Monday 21 September 2009

Surviving In Britain #4: Etiquette

Because I'm having a Week Of Doom at the moment, the wonderful Paul Anderson has agreed to guest-write this post, and probably the next one (about driving on the left hand side of the road!). He rocks.

If you know anything about the British, then you know that we are famed for politeness and good manners.

In Hollywood movies anyway. In real life we can be as crass, arrogant and rude as the next nation (the next nation is France - enough said). Here's a crash course in surviving the bewildering world of etiquette in Britain. There are whole books dedicated to this subject. This is just a taster.

Dining and Drinking

One of the delights of dining in America is the excellent service that you will receive, regardless of the eating establishment. From fine dining to fast food, service is fast, with a smile, and designed to please you. A very good reason for this is tipping. You don't dare incur the wrath of your customers, in case they don't tip, and if you are in the service industry, you need those tips to get by.

Not so in Britain. Thanks to the minimum wage, the service industry does not rely on tips. So lesson one, is that tipping is purely customary. Some restaurants may add a service charge to a table with a large party, but in general anything under 8 will not see a service charge added to your bill. At this point tipping is purely at your discretion, and a good tip is considered to be 10% of the bill. There are also no sales taxes to add on at the end, so don't worry about having to add that on when working out how to split the bill.

The downside of this of course is waiting staff may not be quite as attentive to you as you are used to. This doesn't excuse rudeness of course, but you aren't going to get quite the same level of service as you might expect in the US.

Also worth noting is that tips are generally placed in a pool and divided amongst all the staff on duty for that shift - your own particular server will not get the whole tip.

When in bars you may tip at your discretion - it is always appreciated, but again is not expected. Whilst in the US a dollar per drink is the normal rate, in the UK a couple of pounds per round is perfectly acceptable (unless the round is particularly expensive, or involves difficult drinks to mix, in which case you may consider the 10% option). [Ed: I tend not to tip in the average chain pub, but as Paul says, it is always appreciated.]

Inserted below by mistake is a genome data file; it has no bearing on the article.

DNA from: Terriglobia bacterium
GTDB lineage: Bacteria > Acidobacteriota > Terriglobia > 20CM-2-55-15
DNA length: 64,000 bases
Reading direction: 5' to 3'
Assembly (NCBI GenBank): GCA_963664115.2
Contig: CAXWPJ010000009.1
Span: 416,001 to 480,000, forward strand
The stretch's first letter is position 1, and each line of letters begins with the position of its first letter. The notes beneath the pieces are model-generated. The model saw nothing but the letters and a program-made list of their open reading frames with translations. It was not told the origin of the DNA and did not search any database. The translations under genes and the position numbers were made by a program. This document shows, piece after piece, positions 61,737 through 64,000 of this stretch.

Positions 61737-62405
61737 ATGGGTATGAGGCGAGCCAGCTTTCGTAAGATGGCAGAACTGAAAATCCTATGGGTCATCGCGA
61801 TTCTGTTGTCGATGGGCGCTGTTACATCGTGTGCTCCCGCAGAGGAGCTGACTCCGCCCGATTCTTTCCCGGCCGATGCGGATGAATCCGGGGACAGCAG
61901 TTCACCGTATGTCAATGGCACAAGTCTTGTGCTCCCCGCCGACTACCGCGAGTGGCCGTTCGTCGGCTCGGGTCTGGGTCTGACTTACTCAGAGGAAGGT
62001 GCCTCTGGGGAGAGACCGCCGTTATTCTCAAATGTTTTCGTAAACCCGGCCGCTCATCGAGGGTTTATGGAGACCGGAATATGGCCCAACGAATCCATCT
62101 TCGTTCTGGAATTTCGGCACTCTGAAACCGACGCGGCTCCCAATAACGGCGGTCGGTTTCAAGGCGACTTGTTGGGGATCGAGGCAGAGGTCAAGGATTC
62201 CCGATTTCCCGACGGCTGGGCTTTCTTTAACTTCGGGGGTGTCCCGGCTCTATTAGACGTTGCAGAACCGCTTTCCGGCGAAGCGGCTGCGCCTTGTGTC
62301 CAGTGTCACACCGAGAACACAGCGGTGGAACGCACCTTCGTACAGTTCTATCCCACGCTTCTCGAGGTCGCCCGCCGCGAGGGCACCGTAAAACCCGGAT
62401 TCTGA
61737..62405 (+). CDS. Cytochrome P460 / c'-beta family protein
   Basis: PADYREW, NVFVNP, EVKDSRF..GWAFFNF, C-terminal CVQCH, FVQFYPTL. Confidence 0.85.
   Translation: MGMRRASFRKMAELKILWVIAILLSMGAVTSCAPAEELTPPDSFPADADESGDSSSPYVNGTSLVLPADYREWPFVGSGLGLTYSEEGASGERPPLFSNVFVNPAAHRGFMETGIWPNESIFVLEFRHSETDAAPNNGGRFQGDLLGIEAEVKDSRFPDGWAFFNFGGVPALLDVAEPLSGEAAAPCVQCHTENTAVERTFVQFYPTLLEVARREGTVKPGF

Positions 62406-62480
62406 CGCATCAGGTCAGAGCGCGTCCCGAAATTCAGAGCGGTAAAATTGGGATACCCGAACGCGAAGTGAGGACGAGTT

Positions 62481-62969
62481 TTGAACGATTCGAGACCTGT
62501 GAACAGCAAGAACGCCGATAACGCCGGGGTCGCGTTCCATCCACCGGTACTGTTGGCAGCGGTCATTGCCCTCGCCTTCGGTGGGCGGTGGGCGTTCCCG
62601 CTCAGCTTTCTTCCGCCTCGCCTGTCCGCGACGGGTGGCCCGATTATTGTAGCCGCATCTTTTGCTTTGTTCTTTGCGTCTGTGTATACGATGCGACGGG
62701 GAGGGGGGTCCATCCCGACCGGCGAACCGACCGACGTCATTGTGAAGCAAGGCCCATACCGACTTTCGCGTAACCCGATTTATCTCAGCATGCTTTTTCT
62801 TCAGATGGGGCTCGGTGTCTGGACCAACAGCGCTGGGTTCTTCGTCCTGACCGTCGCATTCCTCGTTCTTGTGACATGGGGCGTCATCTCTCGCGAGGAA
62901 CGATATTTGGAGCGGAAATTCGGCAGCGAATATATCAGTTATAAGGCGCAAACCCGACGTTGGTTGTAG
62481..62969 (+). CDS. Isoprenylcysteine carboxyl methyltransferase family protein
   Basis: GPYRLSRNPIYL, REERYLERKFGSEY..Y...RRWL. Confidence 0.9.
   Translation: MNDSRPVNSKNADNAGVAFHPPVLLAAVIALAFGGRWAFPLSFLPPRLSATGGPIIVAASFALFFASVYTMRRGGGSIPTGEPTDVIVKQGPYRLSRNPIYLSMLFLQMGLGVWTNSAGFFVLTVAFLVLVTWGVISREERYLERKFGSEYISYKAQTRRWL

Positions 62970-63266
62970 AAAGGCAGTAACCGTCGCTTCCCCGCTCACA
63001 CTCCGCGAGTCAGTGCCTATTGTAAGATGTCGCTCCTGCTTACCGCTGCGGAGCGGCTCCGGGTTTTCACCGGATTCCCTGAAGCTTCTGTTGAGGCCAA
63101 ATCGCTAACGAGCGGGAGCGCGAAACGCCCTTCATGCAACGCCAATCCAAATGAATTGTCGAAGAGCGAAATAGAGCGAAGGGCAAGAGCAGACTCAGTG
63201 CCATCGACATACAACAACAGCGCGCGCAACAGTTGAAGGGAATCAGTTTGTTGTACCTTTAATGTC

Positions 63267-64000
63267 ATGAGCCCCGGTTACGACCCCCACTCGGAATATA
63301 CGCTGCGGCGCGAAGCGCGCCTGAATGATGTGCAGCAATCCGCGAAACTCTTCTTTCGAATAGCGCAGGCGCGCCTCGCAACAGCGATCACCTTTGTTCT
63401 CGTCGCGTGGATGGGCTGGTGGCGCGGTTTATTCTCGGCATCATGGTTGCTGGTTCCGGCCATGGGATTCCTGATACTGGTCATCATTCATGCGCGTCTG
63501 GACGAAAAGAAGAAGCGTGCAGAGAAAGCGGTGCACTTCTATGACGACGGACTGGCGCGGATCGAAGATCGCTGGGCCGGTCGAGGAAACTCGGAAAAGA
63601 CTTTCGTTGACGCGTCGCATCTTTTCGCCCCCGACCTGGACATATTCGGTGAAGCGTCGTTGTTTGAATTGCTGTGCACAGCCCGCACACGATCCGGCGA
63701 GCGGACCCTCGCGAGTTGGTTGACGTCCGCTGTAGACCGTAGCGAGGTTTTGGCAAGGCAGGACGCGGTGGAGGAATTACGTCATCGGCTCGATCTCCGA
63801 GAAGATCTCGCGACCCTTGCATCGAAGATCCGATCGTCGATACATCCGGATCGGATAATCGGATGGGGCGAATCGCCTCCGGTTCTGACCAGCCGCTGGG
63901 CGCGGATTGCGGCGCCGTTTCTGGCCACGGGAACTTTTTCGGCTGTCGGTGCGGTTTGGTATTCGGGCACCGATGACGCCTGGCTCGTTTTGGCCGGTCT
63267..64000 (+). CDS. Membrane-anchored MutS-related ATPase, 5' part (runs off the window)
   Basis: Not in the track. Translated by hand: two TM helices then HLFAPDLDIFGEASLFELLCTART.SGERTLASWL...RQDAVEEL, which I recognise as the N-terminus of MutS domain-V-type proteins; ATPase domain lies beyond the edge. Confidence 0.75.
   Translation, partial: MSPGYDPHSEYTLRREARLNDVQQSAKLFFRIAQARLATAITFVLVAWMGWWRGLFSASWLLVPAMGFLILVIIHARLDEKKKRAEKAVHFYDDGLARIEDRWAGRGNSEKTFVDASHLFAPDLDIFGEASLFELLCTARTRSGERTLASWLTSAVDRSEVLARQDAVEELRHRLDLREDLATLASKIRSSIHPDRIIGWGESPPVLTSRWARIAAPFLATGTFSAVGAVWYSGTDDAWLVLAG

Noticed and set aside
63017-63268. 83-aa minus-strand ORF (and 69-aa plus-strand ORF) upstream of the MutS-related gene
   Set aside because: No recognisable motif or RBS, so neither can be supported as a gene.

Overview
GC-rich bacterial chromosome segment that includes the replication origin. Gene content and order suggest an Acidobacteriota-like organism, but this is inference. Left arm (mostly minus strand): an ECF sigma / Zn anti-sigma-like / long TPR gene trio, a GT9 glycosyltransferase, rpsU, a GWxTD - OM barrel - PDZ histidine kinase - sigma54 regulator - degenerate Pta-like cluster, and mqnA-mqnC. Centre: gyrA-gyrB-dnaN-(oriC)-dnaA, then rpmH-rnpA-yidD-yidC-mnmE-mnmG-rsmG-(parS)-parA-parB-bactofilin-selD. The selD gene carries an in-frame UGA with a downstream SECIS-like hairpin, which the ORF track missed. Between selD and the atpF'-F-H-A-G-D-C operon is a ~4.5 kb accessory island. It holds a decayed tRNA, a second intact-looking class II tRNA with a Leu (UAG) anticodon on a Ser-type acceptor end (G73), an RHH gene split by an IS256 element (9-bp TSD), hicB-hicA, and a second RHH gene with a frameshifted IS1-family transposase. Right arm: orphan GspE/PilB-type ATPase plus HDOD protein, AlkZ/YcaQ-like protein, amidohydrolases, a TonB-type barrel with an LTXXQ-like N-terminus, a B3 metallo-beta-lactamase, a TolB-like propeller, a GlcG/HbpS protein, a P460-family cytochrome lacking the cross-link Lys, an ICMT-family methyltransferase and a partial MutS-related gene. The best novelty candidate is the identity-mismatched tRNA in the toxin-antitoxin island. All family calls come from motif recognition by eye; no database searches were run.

Outside of major cities like London, it is rare to see public taxis that you can flag down in the street. Most local councils have licensed taxi ranks from which to get a cab, or you can phone a private minicab company to arrange pick up. Please, for your own safety, only travel in licensed private minicabs or from licensed taxi ranks. There have been a number of cases of unlicensed cars picking up customers, particularly lone females, and assaulting them.

Once again, it is not customary to tip your driver, but you may do so if you feel the service was particularly good.


Note the spelling. If there's one thing the British know how to do, it is forming an orderly queue. Woe betide someone who cuts in line. You will be subjected to a chorus of tutting and repressed hostility. People may even mutter something about "bloody foreigners". The exception to this appears to be on public transport, when it is every man for themselves.

In crowded places like bars, there may appear to be no organised queuing system, but patrons have a general sense of who was there before them. Be aware of this. Often a barman will start to take an order from someone who will indicate that you were before them. Be gracious. If you truly were, then thank them. If you weren't, then say so and allow them to go before you.


It is still considered impolite to discuss religion and politics with strangers. And no matter how much you hear a British person complain about public transport, our food, our government, or our sporting performances, we're allowed to do so because they are ours. The instant a non-Brit starts complaining, we'll close ranks. Remember, you're a visitor, so in a sense you haven't earned the right to moan yet.

Oh, and for god's sake, don't mention the war. Any of them.

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